Time for Preschool?
When Tara Long and her family moved to central Ohio last August, she needed to find a new preschool for her 4-year-old daughter, Taylor. Fast.
She quizzed neighbors. She searched online to locate preschools within 20 miles. She made phone calls and paid visits.
Long chose David Lutheran Christian Preschool in Canal Winchester. It's accredited by the National Association for the Education of Young Children (NAEYC).
"I was very impressed," said Long, of Lithopolis. "To me, a preschool should be somewhere that sparks a child's interest and lets them learn and explore. I feel like David Lutheran does."
Selecting a good preschool for your child is important to ensure school readiness, said Juanita Webb, an early learning specialist for Action for Children. The nonprofit organization is a local childcare resource and referral agency.
School readiness is about more than mastering skills like writing your name and knowing your colors, Webb said. It's also about being socially and emotionally ready.
When it comes to a preschool's ratio of students to teachers, lower is typically better. However, total class size is also important. Webb said having one teacher for every eight students is fabulous, but a class of 24 children with three adults might be a lot.
When you visit a preschool, Webb said, you should hear many conversations taking place. "Those conversations and the quality of those conversations are very important," she said.
In Ohio, preschool programs are licensed by either the Ohio Department of Job and Family Services or the Ohio Department of Education, according to Webb.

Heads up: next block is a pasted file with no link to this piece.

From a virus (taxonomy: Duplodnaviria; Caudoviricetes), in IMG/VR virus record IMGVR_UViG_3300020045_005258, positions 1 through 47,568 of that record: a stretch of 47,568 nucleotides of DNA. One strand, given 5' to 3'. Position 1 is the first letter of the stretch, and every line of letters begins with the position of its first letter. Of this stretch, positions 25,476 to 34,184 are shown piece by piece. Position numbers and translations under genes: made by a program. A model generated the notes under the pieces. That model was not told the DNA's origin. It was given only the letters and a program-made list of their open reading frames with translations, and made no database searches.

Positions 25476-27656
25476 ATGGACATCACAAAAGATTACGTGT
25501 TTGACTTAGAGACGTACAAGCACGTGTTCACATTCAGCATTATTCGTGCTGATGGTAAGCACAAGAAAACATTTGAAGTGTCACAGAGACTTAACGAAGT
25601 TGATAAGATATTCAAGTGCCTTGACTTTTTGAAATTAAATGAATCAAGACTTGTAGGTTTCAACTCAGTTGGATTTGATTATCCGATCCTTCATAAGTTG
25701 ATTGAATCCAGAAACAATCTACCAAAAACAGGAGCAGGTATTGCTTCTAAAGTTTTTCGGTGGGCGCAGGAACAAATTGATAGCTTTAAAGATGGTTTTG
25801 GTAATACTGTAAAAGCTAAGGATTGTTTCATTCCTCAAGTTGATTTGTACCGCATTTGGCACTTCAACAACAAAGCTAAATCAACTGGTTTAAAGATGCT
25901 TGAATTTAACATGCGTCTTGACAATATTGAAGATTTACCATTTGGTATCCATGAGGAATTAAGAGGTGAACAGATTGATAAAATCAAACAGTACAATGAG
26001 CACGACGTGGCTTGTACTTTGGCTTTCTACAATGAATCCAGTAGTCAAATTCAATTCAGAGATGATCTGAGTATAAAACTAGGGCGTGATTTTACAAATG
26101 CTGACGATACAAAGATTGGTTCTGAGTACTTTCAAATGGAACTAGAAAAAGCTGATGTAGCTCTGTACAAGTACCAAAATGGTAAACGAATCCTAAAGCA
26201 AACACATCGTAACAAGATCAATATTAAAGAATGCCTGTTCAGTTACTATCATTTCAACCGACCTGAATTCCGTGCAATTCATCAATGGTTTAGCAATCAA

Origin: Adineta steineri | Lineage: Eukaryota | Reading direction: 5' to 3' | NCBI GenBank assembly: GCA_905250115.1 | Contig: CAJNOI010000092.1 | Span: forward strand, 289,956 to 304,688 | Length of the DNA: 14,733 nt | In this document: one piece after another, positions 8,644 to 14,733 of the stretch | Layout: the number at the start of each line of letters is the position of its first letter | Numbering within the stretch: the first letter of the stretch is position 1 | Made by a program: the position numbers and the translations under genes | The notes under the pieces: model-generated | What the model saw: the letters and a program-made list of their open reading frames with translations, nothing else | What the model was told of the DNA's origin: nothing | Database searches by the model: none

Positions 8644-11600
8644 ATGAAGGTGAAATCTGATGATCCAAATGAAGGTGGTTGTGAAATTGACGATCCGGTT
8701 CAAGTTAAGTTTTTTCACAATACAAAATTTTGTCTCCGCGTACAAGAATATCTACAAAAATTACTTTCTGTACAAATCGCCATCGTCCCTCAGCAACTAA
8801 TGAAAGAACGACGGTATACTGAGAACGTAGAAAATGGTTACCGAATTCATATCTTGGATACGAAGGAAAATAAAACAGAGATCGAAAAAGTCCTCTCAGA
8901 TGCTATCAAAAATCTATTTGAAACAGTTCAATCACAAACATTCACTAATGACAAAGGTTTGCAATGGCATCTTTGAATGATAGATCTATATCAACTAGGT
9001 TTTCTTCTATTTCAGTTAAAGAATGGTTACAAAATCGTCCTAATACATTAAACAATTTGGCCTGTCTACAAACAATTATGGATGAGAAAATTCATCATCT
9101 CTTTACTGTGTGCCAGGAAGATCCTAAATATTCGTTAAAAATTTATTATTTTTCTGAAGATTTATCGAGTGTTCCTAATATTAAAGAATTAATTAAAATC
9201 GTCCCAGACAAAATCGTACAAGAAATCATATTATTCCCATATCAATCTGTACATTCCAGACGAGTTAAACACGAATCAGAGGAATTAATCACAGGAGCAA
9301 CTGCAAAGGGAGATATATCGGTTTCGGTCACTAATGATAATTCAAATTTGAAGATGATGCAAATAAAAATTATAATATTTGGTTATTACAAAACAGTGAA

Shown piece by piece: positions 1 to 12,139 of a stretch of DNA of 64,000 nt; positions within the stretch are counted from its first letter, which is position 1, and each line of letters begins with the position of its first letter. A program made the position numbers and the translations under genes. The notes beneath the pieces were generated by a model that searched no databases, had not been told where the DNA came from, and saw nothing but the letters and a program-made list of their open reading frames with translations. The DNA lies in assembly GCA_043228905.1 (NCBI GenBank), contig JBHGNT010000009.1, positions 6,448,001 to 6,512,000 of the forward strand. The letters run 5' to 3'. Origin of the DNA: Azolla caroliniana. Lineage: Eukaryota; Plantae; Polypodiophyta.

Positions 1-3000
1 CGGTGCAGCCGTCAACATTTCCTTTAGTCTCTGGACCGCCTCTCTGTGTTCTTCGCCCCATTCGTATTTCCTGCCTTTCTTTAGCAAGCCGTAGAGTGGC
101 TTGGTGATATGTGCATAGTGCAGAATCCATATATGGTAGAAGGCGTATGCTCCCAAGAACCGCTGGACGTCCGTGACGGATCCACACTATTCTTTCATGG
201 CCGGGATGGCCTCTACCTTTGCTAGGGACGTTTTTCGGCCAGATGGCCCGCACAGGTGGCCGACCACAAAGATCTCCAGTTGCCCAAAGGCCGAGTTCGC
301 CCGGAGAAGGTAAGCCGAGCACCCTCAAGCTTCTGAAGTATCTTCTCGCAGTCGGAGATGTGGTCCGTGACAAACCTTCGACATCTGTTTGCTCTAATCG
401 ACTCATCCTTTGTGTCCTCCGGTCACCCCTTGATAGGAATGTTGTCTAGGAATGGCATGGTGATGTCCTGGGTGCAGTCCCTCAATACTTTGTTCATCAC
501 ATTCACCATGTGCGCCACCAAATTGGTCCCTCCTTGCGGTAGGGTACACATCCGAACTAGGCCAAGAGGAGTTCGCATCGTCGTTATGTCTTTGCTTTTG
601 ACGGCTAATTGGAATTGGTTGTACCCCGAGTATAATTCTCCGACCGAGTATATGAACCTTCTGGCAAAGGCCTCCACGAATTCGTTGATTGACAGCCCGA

Preschools also may be accredited by NAEYC as well as rated through Step Up To Quality, Ohio's voluntary quality rating system. Webb called NAEYC accreditation "the gold standard."
"It is the highest standard that any preschool or childcare center can aspire to," she said. "It is proven that those centers generally are the highest quality."
David Lutheran Christian Preschool director Julie Benedict has a cabinet in her office filled with NAEYC documents.
She said NAEYC-accredited preschools are held to a much higher standard than the state's requirements in areas such as teacher education, student-to-teacher ratios and regular staff training.
Long's daughter is thriving at her new preschool.
"She loves it," Long said. "I know that as long as she has a good classroom, a good environment, a good teacher, she will absolutely be successful in the years following in her education."
Tips for picking a preschool from Action for Children's Juanita Webb:
- Visit as many preschools as you can.
- Trust your instincts. Consider how you feel about the school and the director. Keep in mind that the director sets the tone for what happens there.
- Inquire about the teachers' educational backgrounds and student-to-teacher ratios.
- Examine the student artwork. Does it look like a 3-year-old or a teacher made it? The process is more important than the end result.
- Listen to the conversations. They should be child-focused rather than teacher-driven.
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